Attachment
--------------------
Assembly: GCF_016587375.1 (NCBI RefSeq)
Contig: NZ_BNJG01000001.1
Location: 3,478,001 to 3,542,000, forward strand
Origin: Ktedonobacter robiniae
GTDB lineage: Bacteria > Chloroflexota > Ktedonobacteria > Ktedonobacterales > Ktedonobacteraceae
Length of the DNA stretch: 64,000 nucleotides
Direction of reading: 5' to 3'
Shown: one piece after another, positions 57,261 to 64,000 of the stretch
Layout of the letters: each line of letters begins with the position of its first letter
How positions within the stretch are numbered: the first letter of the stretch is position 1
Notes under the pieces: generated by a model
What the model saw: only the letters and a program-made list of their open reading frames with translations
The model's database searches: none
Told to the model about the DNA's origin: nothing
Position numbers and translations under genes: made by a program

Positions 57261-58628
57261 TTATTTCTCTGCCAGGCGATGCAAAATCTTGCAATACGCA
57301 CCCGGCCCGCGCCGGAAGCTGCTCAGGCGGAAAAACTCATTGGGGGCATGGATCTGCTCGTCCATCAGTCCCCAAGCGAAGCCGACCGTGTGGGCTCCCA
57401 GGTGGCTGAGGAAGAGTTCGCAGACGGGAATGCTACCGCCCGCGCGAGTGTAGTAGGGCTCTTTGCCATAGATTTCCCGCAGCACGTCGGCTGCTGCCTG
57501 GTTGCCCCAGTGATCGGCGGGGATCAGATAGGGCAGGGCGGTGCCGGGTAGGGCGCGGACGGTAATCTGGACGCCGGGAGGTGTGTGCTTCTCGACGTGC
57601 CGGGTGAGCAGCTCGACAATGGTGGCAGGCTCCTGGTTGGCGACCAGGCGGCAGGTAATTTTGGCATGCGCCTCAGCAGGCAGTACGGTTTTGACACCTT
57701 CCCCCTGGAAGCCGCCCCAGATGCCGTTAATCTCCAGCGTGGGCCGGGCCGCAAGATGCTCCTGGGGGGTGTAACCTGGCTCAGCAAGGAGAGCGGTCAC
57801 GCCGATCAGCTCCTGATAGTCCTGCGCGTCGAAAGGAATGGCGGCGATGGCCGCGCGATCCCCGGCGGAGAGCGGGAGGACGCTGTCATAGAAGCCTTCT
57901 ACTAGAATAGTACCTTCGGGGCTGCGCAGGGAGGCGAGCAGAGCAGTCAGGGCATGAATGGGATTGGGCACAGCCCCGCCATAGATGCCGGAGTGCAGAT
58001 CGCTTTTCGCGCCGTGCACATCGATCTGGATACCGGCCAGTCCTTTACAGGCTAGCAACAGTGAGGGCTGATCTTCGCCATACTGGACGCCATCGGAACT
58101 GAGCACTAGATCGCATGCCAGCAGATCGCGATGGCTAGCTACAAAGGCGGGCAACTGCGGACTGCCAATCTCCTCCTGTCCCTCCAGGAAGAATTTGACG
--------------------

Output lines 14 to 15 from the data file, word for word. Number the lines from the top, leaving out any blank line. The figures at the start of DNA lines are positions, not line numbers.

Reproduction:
Told to the model about the DNA's origin: nothing
Position numbers and translations under genes: made by a program